“My eczema has caused me to develop anxiety and depression…..it has ruined my life”1
Every year one in four people consult a healthcare professional for a skin-related problem and there are 13 million primary care consultations for skin diseases annually in the UK2. Various topical treatments may be prescribed, but patients are rarely asked ‘How are you feeling?’ yet the mental health impact of skin conditions can be severe. It is known that atopic dermatitis is strongly associated with depressive and anxiety symptoms3.
Also, up to 20% of patients with psoriasis have clinically significant depression and a greater risk of suicide3.
The severity of the skin problem does not necessarily correlate to the level of mental health problem experienced. A skin condition with physical symptoms classified as ‘mild’ can result in severe mental health issues4. These issues have an impact on treatment adherence and outcome as well as exacerbating the course of skin disease5.
A 2020 report from the APPG found that 98% of people with skin problems believe their condition has a negative impact on their psychological well-being1. 5% reported thoughts of hopelessness and suicidal ideation. Experiences of isolation, embarrassment, shame, depression, and anxiety were found to be common. Stigmatisation, discrimination and a lack of social acceptance and understanding is experienced daily for some people with skin disorders1.
The report outlined the urgent clinical need for healthcare professionals to be equipped with the necessary skills and resources to provide the holistic care that patients need. This should include patient assessments and care that treats the mind and skin together. Otherwise, skin problems will continue to create psychological problems that in turn exacerbate the skin condition, and this vicious circle will not be broken.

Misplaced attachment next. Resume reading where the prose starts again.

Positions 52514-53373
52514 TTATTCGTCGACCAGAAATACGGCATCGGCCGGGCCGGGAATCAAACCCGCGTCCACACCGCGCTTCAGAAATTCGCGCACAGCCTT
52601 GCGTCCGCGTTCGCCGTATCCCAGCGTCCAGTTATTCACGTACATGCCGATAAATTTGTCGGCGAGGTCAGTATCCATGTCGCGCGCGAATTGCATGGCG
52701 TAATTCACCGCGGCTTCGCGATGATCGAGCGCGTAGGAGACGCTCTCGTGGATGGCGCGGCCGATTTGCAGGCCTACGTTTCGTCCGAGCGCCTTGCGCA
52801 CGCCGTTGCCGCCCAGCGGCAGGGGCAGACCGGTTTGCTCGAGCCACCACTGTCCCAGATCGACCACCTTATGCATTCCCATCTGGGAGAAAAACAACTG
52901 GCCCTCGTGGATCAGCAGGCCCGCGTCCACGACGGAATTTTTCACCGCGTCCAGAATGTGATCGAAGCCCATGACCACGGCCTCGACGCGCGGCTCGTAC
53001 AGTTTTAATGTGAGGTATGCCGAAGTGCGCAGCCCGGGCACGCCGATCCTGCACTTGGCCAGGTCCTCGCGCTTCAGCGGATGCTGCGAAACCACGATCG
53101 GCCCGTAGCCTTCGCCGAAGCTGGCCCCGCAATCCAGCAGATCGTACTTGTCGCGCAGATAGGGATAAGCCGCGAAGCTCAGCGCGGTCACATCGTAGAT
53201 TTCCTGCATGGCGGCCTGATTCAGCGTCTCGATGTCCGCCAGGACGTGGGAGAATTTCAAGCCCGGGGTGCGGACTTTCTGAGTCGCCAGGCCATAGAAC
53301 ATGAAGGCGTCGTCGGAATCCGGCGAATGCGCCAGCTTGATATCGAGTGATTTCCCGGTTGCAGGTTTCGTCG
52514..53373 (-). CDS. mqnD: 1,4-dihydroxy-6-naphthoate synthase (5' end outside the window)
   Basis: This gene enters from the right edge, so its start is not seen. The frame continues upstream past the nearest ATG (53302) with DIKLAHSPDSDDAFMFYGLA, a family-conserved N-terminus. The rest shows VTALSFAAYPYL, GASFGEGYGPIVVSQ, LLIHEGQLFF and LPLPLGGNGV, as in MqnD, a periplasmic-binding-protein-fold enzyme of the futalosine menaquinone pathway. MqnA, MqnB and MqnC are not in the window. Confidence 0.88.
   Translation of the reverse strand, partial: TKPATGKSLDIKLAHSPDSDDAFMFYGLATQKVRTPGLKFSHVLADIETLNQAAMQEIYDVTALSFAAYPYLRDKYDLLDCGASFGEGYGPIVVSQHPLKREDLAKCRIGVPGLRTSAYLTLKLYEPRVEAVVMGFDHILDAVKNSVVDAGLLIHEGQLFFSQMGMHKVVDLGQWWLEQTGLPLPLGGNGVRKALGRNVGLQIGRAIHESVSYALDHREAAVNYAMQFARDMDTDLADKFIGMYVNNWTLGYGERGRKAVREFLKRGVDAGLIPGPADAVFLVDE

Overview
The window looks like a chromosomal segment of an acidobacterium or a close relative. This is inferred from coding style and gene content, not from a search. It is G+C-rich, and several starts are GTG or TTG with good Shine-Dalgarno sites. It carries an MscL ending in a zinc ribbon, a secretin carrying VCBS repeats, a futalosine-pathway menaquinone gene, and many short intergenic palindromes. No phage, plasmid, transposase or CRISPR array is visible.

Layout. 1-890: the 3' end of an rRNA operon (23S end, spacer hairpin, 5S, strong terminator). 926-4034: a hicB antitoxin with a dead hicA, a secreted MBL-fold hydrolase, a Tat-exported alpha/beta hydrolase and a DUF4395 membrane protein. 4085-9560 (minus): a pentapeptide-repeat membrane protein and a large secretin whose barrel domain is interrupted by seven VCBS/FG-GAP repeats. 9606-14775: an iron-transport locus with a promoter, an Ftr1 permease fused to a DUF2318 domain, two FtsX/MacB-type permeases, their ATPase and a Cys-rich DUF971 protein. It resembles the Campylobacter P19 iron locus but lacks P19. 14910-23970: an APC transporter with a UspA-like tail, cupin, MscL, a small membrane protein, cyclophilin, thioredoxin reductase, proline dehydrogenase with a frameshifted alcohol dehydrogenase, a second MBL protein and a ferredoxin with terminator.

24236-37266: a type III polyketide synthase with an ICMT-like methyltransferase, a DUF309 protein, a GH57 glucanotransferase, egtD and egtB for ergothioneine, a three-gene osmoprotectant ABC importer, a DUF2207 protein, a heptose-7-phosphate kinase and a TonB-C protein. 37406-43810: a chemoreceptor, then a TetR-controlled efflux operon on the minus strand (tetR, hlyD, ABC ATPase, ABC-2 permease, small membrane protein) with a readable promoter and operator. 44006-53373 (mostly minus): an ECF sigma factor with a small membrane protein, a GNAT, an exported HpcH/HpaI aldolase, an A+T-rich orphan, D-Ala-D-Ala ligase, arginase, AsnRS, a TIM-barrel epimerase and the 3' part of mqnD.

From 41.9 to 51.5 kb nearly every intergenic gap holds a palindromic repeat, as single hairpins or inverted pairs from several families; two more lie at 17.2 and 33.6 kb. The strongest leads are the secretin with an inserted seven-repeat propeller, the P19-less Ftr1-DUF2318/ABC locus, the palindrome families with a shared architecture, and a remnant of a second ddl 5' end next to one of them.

Dry skin conditions and mental health CPD accredited webinar
Dr Roger Henderson, GP with a special interest in dermatology, is presenting a new CPD accredited webinar where the links between dermatology and mental health are discussed; and a more holistic approach to management is considered.
‘The impact of dry skin conditions on mental health’ CPD accredited webinar is designed for all healthcare professionals with responsibility for dermatology conditions. It is free to attend and will last for an hour with an opportunity for live Q&As at the end.
Everyone registering for the webinar will receive a link to practical resources to help manage mental health associated with dry skin conditions.
This webinar is sponsored by Thornton & Ross. It may contain promotional content. The views are those of the speaker
When: Wednesday 17th November 2021
Time:19.30 – 20.30 (including Q&A)
To register your interest, visit: https://bit.ly/MentalHealthandDrySkin
- 1. All Party Parliamentary Group on Skin, 2020, Mental Health and Skin Disease Report
- 2. Levell NJ,Dermatology, 2013, Royal College of Physicians
- 3. Lada G, Talbot PS, Bewley A, Kleyn CE. Mental health and dermatology practice in the COVID-19 pandemic. Clin Exp Dermatol. 2020;45(7):816-817
- 4. Augustin M (2013) Cumulative life course impairment: identifying patients at risk. In Dermatological Diseases and Cumulative Life Course Impairment. Karger Publishers. 44, pp.74-81.
- 5. Fortune DG, Richards HL, Kirby B, McElhone K, Markham T, Rogers S, Main CJ, Griffiths CEM (2003) Psychological distress impairs clearance of psoriasis in patients treated with photochemotherapy. Arch Dermatol 139(6): 752-756